UC President Mark Yudof sent an open letter to California on Monday, proposing to increase student fees for the 2011-12 academic year by eight percent.
The UC Board of Regents will vote on the tuition spike — potentially the tenth increase to undergraduate student tuition in the past eight years — at their Nov. 16-18 UC San Francisco Mission Bay Regents meeting. The hike would charge students an additional $822 per year, bringing average annual undergraduate tuition to $12,150. The increase would generate roughly $180 million annually for the UC, with $64 million going toward financial aid and the remaining $116 million to UC’s operating budget.
Yudof said proposing the fee increase was a difficult decision, but he felt it necessary to begin to lift UC out of its financial crisis.
“These won’t be the last tough decisions the university will face,” Yudof said in the letter. “But they are essential steps upward out of a hole that was a long time in the digging. Californians should never accept the idea of their University of California tumbling toward mediocrity.”
Many students see the hike as an unfair burden — especially in addition to last year’s 32 percent increase — although money generated from the increase is slated to go toward adding new courses and sections, improving library hours, buying new instructional equipment and restoring student-faculty ratios and student services.
However, UCSB Associated Students President Paul Monge-Rodriguez, a fourth-year sociology major, said past fee increases that promised similar benefits for students have yet to yield any productive results.
“I think the biggest frustration is that we’re just coming off paying an additional 32 percent,” Monge-Rodriguez said. “We’re paying more money but we’re not seeing more classes, we’re not seeing more TAs in our classes. We haven’t moved forward from having to pay more.”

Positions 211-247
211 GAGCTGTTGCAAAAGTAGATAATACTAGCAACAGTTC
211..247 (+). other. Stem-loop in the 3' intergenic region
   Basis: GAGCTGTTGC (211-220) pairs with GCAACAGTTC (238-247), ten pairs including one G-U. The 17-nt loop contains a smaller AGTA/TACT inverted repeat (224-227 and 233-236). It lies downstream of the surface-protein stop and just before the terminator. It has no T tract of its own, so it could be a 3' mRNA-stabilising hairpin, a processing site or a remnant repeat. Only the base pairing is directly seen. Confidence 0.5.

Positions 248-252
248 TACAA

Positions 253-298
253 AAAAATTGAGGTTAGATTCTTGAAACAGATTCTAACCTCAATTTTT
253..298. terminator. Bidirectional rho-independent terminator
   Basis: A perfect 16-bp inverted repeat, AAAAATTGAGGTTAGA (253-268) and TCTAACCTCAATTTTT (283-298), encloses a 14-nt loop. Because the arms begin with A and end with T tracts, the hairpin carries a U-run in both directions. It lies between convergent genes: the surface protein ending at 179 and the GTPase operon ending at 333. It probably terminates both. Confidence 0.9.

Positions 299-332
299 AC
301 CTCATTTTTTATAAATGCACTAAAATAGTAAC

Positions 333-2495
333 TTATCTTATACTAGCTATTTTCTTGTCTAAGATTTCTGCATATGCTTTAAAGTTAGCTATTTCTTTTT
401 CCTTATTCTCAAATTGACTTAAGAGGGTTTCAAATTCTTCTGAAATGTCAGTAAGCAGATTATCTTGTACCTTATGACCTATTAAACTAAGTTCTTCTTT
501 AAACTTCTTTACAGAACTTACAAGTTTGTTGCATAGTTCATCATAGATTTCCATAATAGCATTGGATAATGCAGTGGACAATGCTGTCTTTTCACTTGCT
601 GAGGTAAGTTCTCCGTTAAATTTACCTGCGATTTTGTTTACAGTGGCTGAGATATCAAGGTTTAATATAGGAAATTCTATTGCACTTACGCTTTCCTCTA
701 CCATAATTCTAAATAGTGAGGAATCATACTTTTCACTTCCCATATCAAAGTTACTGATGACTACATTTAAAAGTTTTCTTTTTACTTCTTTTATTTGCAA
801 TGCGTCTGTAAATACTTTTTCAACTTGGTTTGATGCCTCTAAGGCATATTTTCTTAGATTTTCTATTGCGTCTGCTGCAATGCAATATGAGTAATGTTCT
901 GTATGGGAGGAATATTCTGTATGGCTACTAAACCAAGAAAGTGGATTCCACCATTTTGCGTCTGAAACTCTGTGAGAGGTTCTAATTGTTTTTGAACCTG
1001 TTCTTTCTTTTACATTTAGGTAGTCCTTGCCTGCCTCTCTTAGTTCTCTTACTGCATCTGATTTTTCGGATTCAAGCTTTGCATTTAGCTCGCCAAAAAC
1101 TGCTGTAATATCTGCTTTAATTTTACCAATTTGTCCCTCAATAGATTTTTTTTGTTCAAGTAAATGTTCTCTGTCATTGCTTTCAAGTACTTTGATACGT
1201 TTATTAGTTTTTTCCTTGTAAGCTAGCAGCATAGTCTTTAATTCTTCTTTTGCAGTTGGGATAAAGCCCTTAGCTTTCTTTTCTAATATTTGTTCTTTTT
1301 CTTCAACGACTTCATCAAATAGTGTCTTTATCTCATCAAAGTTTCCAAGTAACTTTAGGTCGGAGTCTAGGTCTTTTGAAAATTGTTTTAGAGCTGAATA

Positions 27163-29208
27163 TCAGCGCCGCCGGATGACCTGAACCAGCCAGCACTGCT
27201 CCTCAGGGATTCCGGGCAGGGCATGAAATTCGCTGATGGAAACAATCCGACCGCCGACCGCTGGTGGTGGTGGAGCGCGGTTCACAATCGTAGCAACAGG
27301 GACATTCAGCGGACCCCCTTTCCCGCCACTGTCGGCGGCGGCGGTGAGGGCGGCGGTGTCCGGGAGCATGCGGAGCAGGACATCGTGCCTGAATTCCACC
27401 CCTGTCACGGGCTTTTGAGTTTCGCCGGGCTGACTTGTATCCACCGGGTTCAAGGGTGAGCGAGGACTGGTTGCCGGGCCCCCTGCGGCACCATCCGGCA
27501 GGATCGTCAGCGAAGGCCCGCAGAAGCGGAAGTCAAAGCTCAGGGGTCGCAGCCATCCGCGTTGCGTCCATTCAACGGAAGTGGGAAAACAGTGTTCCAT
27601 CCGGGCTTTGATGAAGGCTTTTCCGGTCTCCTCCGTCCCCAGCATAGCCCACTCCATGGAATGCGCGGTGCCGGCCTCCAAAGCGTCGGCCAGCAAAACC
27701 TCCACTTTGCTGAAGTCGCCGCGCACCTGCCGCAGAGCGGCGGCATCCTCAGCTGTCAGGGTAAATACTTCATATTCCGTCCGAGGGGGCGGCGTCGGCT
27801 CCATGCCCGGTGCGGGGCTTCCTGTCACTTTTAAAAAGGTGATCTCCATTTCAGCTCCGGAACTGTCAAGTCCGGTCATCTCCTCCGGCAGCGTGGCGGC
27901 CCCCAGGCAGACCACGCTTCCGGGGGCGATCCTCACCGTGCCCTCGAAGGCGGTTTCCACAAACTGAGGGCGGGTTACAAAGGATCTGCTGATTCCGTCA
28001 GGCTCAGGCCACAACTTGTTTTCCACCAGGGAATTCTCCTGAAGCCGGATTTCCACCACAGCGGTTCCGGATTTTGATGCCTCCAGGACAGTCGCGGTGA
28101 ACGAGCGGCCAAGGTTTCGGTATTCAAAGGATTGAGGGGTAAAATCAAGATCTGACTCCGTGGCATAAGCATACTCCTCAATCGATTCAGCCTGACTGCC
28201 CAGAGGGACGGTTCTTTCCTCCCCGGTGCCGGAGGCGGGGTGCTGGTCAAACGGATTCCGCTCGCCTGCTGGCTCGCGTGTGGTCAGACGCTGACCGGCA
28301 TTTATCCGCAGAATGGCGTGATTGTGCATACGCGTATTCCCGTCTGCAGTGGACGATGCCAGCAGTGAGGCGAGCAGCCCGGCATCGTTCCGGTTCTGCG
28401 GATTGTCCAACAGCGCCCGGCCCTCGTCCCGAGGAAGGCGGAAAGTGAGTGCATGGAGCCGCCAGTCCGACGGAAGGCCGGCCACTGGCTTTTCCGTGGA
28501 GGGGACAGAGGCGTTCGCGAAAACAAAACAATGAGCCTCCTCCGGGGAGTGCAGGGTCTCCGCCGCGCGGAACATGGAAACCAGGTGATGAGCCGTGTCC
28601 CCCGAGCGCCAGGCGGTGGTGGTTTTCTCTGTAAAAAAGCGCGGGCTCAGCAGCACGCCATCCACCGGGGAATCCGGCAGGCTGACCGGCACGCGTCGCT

UC Student Association President Claudia Magana, a third-year politics, Latin American & Latino studies and sociology major at UC Santa Cruz, said tuition hikes increases leave students without a sense of security or agency at the UC.
“In the past four years, if you add them together, our fees have gone up 52 percent,” Magana said. “I don’t think its fair coming to an institution expecting to pay one price, if your family or yourself has to pay, and there’s no security because you don’t know how much it’ll cost every year.”
UC Office of the President spokesperson Leslie Sepuka said she was sympathetic to students’ concerns but that UC simply needs more money.
“The same kind of concern they’re facing about repaying their debt is the exact same concern we’re facing about running the university,” Sepuka said. “We have a series of obligations we have to pay, and we have to piece together the money to pay those obligations. I certainly sympathize with the students’ concerns about it, but we have half as much money as we did last year so we’re using a number of different mechanisms to raise that money.”
Sepuka also said the fee increases are necessary to maintain UC’s tradition of excellence.
“I think the main purpose at this point is to try to right the ship,” Sepuka said. “It’s to try to preserve excellence and we’re seeing our faculty try to be lured away, and we’re seeing classes cut and we’re seeing the inability of students to graduate in four years. We want to make that possible.”
Yudof’s proposal does include certain provisions to offset students’ financial burdens. Yudof asked the Board of Regents to expand UC’s Blue and Gold Opportunity Plan so that students with family incomes below $70,000 who qualify for financial aid would have their tuitions fully covered. In addition, students whose families make between $70,000 and $120,000 who qualify for the middle-income grant program would have the eight percent fee increase covered by UC for one year.
However, some students anticipate that this tiered fee system may divide the UC student body.
A.S. Internal Vice President Marjan Riazi, a third-year environmental studies major, said the new system will create divisions among students.
“We just want to remain united as an entire community,” Riazi said. “By creating that [tiered] kind of class system on campus, it’s going to separate everyone and we’re not going to be this united front anymore.”